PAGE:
Book of the Week: A Girl and Her Gator

A Girl and Her Gator by Sean Bryan Illustrated by Tom Murphy

Published: 2006 by Arcade Books

Reasons why I liked this book, and chose it as Book of the Week:

I love how there no real explanation of how or why this gator suddenly appeared atop main character Clair’s head. But he does explain why he likes it there and wants to stay there, because of the amazing views and for the love of fresh air.

I love gators, and I love the depiction of the gator himself. He isn’t mean, nor is he looking to eat Claire, rather he’s just there for the ride and the friendship. This may sound strange, but I found this depiction to be (very loosely) realistic in the fact that alligators do not attack nor do they eat humans. The only time they will attack is when they feel threatened. In fact, alligators as opposed to crocodiles prefer small creatures to us large humans. However, this doesn’t mean that I’m saying the next time you’re at your local zoo to go and pet the “friendly” gator (or try to put him/her on your head – he will not like that, and may feel threatened at that point) , remember an animal is an animal.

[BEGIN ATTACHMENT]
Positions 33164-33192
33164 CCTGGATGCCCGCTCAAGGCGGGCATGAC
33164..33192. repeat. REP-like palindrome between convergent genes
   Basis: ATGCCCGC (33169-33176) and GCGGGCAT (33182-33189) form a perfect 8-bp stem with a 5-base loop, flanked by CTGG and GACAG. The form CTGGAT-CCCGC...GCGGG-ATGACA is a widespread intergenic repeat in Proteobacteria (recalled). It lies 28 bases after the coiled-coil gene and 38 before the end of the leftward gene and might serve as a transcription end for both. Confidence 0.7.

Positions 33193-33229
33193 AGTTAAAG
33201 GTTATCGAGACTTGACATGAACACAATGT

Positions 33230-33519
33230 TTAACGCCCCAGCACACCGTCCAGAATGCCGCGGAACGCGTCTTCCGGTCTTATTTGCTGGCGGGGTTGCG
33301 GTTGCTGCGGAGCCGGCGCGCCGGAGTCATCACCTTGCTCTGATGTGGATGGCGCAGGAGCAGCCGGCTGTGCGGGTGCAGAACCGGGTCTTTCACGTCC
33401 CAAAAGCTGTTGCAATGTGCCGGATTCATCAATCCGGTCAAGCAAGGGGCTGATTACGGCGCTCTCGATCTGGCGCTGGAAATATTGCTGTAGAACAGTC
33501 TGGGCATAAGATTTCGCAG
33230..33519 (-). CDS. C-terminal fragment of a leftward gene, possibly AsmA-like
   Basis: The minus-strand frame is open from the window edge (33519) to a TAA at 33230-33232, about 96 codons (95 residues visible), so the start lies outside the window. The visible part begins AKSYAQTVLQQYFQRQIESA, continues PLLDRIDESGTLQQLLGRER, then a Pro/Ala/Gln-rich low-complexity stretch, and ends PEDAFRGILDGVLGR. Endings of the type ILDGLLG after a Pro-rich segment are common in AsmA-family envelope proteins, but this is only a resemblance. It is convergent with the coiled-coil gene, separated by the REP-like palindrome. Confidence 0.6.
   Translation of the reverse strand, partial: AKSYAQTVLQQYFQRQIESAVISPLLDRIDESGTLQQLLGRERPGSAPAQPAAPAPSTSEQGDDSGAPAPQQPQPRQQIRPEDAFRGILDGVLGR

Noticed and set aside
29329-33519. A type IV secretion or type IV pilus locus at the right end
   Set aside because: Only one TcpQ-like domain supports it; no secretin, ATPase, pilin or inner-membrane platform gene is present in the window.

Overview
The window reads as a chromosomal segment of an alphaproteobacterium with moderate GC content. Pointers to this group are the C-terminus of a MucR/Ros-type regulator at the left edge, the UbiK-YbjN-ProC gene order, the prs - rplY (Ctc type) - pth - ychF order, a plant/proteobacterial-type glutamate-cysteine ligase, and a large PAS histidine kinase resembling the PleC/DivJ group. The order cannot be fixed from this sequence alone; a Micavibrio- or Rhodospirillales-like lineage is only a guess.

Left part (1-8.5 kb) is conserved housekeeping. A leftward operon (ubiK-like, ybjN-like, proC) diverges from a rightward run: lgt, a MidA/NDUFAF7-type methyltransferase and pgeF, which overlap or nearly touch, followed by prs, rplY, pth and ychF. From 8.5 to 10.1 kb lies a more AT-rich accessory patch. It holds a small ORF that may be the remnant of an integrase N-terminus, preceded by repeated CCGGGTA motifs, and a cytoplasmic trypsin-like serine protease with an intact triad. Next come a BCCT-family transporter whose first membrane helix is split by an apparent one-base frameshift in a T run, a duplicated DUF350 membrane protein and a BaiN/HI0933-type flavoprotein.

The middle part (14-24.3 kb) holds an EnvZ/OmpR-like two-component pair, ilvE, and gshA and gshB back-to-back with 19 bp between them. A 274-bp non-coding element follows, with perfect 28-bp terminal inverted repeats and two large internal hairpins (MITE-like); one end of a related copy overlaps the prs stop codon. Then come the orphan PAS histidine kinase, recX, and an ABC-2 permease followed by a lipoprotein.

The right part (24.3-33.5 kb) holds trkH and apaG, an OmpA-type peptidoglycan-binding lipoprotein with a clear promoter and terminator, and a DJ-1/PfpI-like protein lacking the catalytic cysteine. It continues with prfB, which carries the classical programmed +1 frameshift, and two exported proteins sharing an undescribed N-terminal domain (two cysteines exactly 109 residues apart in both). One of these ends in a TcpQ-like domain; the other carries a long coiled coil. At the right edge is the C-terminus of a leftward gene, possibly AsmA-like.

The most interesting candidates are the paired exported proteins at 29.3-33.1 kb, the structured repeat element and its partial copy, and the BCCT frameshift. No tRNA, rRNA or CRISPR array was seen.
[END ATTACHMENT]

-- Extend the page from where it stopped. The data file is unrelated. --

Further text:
The gator’s name is Pierre and he’s French (he even speaks it).

I like how the book ultimately show the importance of self – acceptance, and that if you accept what/who you are other around you will (ideally) accept you too.

Main character Claire isn’t only confident, she’s incredibly nice and giving (she does share her head after all) and she’s so sweet.

Pierre’s list of things Claire could do with a gator on her head is quite amusing, and if you did have a gator on your head these are all do-able things: go to a fair, scare your brother, or even become a zillionaire to name a few.

Overall, it’s a really fun story. I like the aspect that not every children’s book has to teach a point/moral/lesson, but instead shows that a story could simply be for pleasures sake.

The color scheme works for the books. Everything is done is shades of pink, green, and white – all the colors that represent Claire and Pierre (a girl and her gator!)

The text rhymes! Oh, happy day!

No one questions her (or Pierre for that matter) why there’s a talking gator on top of her head, instead they carry on as if this is perfectly normal. I love that because in today’s society if someone wears, let’s say, a strange hat everyone is stopping and staring.

The illustrations are simple and direct, yet they are the perfect complement to the story.

It may be a fun, silly book but it’s a well written one.

Did I mention, I love gators?!